Ever tasted a not-so-ripe-not-so-raw tamarind? Ppaahhh!! I’m salivating as I’m typing this… Can’t stop.. Reading the above lines and still drooling!!!
There is a big tamarind tree in our school ground.. We seven used to visit the tree during lunch breaks to pluck or pick tamarinds.. Only lucky ones get the perfect mouth-watering tamarinds as described above..
I should mention about this thing called puli mittai which is a tangy tamarind sweet, available in packs just for one rupee..
Nowadays there is not much difference between a normal day and a festival day.. Nowadays, We wear new dresses every now and then, tv programmes are special everyday and there is no such thing like visiting relatives..
When I was a kid, a pre-festival shopping with all the family members preceded every festival.. After coming home, mom used to try my new dress on me which I refuse to remove for the whole day… Sometimes I spoiled the dress to an extend that she had to get a new one again..
I should mention about our special festival delicacies.. Oratti with chicken curry is our breakfast on every festival… There is a thing called paachoru, made using rice, grams, jaggery and coconut gratings.. It’s a sweet prepared on August 15th every year.. Ela paniyaram is made on every festival.. It is made using rice flour and coconut, stuffed in banana leaf pieces(As I hail from Kanyakumari district, there is coconut in every thing)..Good Friday marks the death of Jesus Christ.. So non-veg is avoided on that holy day..Instead, our people cook a wide variety of veggie dishes like aviyal, ginger kootu, poriyal, vellarika kootu etc.. (Jesus cries😂😂)..
Festival shops with colourful toys, goodies and sweets occupy the street near church.. We kids, get money from parents and relatives for toy shopping… Relatives, residing in other places, visit us to add fun and joy to the festival..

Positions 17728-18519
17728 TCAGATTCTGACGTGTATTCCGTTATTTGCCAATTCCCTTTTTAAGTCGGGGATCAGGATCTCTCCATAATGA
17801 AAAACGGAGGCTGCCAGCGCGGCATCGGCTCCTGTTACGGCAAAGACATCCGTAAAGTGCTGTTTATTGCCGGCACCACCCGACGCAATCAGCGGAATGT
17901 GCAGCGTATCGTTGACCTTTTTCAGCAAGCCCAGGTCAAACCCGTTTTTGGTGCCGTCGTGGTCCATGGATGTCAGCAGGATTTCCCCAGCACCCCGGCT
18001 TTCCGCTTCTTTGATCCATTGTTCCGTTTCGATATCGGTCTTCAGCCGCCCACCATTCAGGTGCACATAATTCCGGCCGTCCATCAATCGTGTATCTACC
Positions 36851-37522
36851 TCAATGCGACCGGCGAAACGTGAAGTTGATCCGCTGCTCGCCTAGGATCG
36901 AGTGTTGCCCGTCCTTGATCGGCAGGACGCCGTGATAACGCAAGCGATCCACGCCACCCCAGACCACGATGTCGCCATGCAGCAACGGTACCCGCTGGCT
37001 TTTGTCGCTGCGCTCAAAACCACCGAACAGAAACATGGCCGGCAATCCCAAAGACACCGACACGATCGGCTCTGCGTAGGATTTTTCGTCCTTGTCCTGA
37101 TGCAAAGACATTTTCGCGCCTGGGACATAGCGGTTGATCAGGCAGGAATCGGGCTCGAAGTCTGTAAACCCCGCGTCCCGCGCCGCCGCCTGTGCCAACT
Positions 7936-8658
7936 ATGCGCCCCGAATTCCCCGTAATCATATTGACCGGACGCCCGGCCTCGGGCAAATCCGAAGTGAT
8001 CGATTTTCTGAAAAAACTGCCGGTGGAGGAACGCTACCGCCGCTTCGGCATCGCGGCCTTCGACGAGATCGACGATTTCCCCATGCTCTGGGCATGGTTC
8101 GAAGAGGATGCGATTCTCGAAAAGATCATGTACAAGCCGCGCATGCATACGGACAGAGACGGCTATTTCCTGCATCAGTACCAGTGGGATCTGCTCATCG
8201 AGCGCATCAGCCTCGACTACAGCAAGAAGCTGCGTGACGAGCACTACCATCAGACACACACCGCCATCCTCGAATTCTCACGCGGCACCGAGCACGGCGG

In our place, there would be open movie screening in the beach.. We used to go and enjoy with relatives and neighbours..
Remember the good old days when we used to sit around a dim kerosene lamp when power supply is interrupted? When there is power interruption in the middle of study time, we kids happily close our books and have fun-filled family time sharing jokes and gossips..Kerosene lamp provided a good ambience with its dim light.. I hate these days, when there is no such scenario, with the advent of inverters..
Longing for those good old days when our home was near the beach, with no compound walls around.. At night we used to have dinner along with our neighbours infront of our home, right under the moon, enjoying the gentle sea breeze.. No television or gadgets during dinner time.. All kinda news, comedies, gossips and discussions take place there.. Sometimes I sleep there on the soft sand or on mom’s lap hearing granny’s old stories…
We followed this moonlight dinner tradition till a few years back, but with some difference.. Infront of a big house, surrounded by compound walls, with people in vehicles watching us when they cross our home..So it’s no more followed..
Now we share our dinner with Big Boss, Super Singers and a panel of four guys who sit and discuss about the most hot topic..
My granny often tells my son, “walk with me holding my hands and talk about things you see on the way, like your mom did”..
When I was around four years old, We used to walk to mootha mummy’s house which is about 2 kms away… I was a bit talkative then.. Like every grandparent, my granny enjoyed my mazhalai tamil… I never made her carry me like my cousin Shina did.. I used to hold her hands and walk as long as required.. But the adverse effect was that there were some shops on the way and she had to get me whatever I asked for.. Of course a worthy walk😉
Nowadays we take car or bike even for a 300m distance.. Things have changed a lot.. Certainly, 90’s kids are in a transition period..